Truth and Justice: Not Always the American Way

Superman is an enduring cultural icon who has thrilled us over the past 76 years with stories of superhuman heroics and integrity. He has been referred to as the world’s biggest Boy Scout, striving to do the right thing in the face of adversity and always fighting for truth, justice, and the American Way. However, the true story of Superman’s journey into popular imagination stands in stark contrast to his famous ideals.

In 1920, a fast-talking clothing salesman named Harry Donenfeld was watching his clothing store go broke in Newark, New Jersey. Try as he might, his well known, skillful flattery couldn’t help him talk his way out of losing the business he had procured with a loan from his wife’s family. He ended up joining his brothers’ printing company, Martin Press, as salesman and part owner. The child of Romanian immigrants, he had spent his childhood in and out of school, and gangs, in the Lower East Side of New York during the early 1900s, and it’s speculated that while working at Martin Press during prohibition, Harry was helping the mob move liquor across the Canadian border inside pulp paper shipments for the plant. It is also thought that it was perhaps these same mob contacts that help him procure a windfall printing deal with Hearst Publications for millions of Cosmopolitan and Good Housekeeping leaflets. With the new surge in business, Harry took majority control of the business, forcing out two of his brothers from ownership and even changing the name of the company to Donny Press.

Around this same time, a man named Malcolm Wheeler-Nicholson was pioneering the first American comic book. Wheeler-Nicholson grew up in an intellectual household whose dinner guests included Theodore Roosevelt and Rudyard Kipling. His mother was a journalist, and so it was not unexpected that he too became an accomplished writer. In 1935 his new company, National Allied Publication, created the first comic book of all new, original material called New Fun: The Big Comic Magazine. Up until this point, comics had simply been a compilation of successful and popular strips from the newspapers. Sales were brisk and more issues were made, but reluctant newsstands along with an inconsistent cash flow meant financial troubles continually plagued Wheeler-Nicholson’s endeavors. He soon found himself in serious debt to a printing magnate by the name of Harry Donenfeld.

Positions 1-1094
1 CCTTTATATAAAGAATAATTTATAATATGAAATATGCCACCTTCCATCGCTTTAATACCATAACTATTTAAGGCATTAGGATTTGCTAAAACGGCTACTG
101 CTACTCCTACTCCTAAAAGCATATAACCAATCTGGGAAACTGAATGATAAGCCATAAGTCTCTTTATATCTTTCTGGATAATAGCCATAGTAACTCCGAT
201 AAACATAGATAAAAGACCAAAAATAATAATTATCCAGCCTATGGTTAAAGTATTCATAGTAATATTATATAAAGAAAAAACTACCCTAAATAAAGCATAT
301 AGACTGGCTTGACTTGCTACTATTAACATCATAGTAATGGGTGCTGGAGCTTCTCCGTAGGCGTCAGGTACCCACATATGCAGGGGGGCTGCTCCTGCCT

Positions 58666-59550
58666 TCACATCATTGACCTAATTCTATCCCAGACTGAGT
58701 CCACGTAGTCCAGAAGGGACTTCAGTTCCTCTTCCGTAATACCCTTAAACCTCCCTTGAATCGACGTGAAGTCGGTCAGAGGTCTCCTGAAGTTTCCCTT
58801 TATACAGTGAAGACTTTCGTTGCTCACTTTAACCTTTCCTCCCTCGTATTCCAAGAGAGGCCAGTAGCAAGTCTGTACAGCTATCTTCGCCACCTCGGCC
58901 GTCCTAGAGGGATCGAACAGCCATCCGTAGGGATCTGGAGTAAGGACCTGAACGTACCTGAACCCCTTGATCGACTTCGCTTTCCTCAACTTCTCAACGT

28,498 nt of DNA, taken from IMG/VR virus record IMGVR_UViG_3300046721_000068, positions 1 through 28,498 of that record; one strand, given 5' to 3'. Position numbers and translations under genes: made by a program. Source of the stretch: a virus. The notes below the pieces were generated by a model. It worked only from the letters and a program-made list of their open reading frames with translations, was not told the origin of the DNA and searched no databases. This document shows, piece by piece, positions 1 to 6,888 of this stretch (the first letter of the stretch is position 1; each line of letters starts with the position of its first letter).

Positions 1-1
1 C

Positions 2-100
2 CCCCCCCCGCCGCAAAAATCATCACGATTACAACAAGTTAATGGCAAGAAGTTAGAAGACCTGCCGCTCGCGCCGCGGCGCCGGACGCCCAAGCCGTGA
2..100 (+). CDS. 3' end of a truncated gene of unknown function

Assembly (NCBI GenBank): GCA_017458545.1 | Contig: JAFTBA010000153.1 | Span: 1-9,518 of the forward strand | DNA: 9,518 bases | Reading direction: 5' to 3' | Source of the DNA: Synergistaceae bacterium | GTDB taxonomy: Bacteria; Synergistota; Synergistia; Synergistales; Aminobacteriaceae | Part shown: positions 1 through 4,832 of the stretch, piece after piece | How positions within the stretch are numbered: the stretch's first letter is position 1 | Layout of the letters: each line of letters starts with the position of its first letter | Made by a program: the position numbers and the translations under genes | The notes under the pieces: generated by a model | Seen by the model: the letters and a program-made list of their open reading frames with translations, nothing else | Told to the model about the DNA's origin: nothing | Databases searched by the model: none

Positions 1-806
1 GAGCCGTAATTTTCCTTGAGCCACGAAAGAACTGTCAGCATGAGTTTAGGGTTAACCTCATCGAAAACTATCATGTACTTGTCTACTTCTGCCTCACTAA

In order to keep publishing new titles, National Allied partnered with Donenfeld to form Detective Comics, Inc. and in March of 1937 they produced their first work together as Detective Comics #1. Less than a year later, Wheeler-Nicholson found himself forced out of the business all together. According to comic historian Gerard Jones:

In early 1938, Harry Donenfeld send [Wheeler-Nicholson] and his wife on a cruise to Cuba to 'work up new ideas'. When they came home, [Wheeler-Nicholson] found the lock to his office door changed. In his absence, Harry had sued him for nonpayment and pushed Detective Comics, Inc. into bankruptcy court. There a judge named Abe Mennen, one of Harry's old Tammany buddies, had been appointed interim president of the firm and arranged a quick sale of its assets to [Donenfeld].

When Superman debuted in June of 1938 on the now iconic cover of Action Comics #1 it marked a turning point in the careers of young comic creators Jerry Siegel and Joe Shuster. For almost 6 years, the duo had been trying to get a publishing house to accept their proposal about the Man of Steel from another planet, but no one was interested. One publisher who had criticized Siegel’s earlier scripts as “not fantastical enough” turned around a year later and criticized the Superman proposal as being “too fantastical.” Finally, National Allied Publication (now under ownership of Donenfeld) accepted their idea and hired Siegel and Shuster for $130 and a contract to supply more material.

This would be some of the only money they saw from their original creation over the next 40 years.

Siegel filed several lawsuits over the following years to regain the rights to the character, but it wasn’t until 1975 that he made any meaningful headway. That year, Siegel sued Warner Communications to protest DC Comics’ treatment of himself and co-creator Shuster. Eventually, Warner guaranteed that all comics, TV episodes, films, and later, video games starring Superman would be required to carry the credit that Superman was “created by Jerry Siegel and Joe Shuster” and that each of them would be awarded $20,000 a year each for the rest of their lives. It would seem like a victory, until one considers that in 1977, the first Superman film grossed $300,000,000 in worldwide release and that there have been five blockbuster sequels of the franchise to date.

Siegel and Shuster created Superman as a hero for the everyman, keeping a constant vigil in the fight for social justice. Perhaps that early rejection letter was right; Superman might be a little too fantastical for our world.